(Bloomberg) -- United Continental Holdings Inc. will ban 25 different pet breeds when it resumes flying pets this summer, four months after a dog’s death prompted the airline to review its policies for transporting animals.
The carrier will again accept dogs and cats in the cargo hold starting July 9 if the animal’s guardian is booked on the same flight, spokesman Charles Hobart said Tuesday. United is also teaming with American Humane to “improve the well-being of all pets that travel on” the Chicago-based airline, according to a company statement.
United announced the changes less than two months after a bruising week of public-relations fiascoes involving dogs. A French bulldog died March 12 after a flight attendant had the pet and its animal crate placed in an overhead bin. In a separate incident, the airline sent a Kansas-bound German shepherd to Japan. United also took criticism over its record of animal deaths in 2017, when it accounted for 18 of the 24 animals that died on a major airline.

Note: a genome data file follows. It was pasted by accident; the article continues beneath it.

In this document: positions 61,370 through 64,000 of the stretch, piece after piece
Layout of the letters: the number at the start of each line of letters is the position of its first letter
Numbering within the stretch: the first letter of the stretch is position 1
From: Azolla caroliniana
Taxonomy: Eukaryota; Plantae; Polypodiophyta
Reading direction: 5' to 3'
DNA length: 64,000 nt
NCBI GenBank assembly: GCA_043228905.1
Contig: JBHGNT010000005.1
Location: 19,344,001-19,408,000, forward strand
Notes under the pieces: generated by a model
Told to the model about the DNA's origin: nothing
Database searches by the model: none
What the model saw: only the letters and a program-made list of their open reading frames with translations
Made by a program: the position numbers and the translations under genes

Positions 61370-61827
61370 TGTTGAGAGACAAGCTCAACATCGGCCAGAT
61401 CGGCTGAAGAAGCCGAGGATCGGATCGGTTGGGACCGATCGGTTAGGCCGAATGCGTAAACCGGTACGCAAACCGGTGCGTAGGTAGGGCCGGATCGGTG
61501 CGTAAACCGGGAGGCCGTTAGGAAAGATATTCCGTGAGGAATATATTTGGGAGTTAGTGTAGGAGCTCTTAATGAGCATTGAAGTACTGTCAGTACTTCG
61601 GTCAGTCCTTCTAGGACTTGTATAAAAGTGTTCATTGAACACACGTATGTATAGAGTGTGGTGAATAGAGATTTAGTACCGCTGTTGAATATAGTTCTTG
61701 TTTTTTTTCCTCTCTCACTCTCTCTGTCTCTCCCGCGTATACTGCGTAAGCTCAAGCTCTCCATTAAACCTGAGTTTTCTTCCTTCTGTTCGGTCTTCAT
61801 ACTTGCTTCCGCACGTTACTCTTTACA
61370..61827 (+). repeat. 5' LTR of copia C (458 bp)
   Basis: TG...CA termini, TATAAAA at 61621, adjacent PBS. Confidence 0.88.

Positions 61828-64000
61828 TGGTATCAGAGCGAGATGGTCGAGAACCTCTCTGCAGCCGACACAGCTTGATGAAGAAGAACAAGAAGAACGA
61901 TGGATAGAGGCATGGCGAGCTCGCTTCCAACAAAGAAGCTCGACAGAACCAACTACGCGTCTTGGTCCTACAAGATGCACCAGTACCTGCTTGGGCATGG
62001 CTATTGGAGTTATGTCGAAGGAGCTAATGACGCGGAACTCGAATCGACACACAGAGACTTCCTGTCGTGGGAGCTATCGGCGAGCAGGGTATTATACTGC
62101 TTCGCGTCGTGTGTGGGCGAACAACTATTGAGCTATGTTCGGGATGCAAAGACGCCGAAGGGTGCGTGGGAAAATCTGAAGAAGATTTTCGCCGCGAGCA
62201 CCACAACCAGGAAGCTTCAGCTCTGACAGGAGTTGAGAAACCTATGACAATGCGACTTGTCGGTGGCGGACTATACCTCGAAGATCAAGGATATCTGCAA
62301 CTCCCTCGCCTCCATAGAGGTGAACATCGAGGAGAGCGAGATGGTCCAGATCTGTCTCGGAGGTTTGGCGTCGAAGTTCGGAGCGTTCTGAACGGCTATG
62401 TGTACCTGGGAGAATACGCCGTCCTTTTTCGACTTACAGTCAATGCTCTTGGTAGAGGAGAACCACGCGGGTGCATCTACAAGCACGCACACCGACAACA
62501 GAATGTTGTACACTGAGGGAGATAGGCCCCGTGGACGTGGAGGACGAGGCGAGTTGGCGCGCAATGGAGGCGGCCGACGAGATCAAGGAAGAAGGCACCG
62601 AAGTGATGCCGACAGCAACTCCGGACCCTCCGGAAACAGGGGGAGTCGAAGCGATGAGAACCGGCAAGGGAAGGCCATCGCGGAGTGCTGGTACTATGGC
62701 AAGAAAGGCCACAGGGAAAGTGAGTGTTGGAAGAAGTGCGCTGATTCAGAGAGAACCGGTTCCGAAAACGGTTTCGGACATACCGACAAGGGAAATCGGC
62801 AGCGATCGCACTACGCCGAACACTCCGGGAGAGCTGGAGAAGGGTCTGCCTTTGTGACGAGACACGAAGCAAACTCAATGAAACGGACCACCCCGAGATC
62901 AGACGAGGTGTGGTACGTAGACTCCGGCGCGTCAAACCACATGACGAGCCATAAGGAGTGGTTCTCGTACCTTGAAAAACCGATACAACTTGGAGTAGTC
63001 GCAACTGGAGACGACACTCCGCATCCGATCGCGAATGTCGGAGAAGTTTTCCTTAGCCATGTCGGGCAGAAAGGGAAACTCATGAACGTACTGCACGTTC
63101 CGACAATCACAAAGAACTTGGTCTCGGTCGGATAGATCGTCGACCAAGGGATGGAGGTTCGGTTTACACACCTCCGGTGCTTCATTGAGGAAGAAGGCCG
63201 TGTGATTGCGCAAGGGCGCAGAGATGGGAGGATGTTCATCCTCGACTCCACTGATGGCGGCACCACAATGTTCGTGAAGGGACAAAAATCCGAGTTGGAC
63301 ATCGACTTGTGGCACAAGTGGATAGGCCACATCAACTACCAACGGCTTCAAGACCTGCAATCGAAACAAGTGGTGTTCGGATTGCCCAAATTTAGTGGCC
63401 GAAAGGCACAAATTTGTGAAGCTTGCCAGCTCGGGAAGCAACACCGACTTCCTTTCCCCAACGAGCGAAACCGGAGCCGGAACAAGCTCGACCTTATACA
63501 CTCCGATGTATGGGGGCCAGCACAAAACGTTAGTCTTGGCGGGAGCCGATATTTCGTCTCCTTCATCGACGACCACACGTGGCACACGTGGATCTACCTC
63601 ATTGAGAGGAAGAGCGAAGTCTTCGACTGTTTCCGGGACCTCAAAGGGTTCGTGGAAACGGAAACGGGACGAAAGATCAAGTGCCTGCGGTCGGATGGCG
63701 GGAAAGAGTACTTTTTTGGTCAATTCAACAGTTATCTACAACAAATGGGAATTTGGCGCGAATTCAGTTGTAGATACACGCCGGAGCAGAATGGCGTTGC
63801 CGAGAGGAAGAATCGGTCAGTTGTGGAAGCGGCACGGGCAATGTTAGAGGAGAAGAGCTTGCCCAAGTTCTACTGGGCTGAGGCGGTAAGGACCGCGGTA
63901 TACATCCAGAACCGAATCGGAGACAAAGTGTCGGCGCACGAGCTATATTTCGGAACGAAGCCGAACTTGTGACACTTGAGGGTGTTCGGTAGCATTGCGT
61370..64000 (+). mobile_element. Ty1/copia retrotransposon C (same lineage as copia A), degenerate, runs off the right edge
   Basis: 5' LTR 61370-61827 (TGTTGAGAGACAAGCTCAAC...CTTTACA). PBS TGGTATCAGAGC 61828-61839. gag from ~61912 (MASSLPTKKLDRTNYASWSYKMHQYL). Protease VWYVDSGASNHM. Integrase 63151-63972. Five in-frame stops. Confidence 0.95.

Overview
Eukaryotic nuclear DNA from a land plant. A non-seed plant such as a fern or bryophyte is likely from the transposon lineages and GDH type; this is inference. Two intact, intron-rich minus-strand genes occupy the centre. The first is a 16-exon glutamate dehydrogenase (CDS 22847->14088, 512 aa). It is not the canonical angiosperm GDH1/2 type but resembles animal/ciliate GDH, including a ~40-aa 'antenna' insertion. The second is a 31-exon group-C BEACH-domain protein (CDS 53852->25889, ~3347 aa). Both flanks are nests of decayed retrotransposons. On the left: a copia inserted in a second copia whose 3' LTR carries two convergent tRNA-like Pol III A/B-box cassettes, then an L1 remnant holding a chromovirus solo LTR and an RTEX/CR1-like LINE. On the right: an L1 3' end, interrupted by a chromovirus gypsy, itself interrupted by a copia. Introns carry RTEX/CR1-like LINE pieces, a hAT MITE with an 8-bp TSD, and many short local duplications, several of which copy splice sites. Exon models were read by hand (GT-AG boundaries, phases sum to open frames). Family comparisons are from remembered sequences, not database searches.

The airline will no longer allow 21 dog and four cat breeds that are prone to physical problems from heat or other travel stress, including bulldogs, boxers and Boston terriers. A complete list is available on the company’s website.
Under its previous rates for the PetSafe program, United charged more than $2,400 for some large animals on some European and Pacific routes. Domestically, pets had cost $201-$963 depending on the animal’s size.
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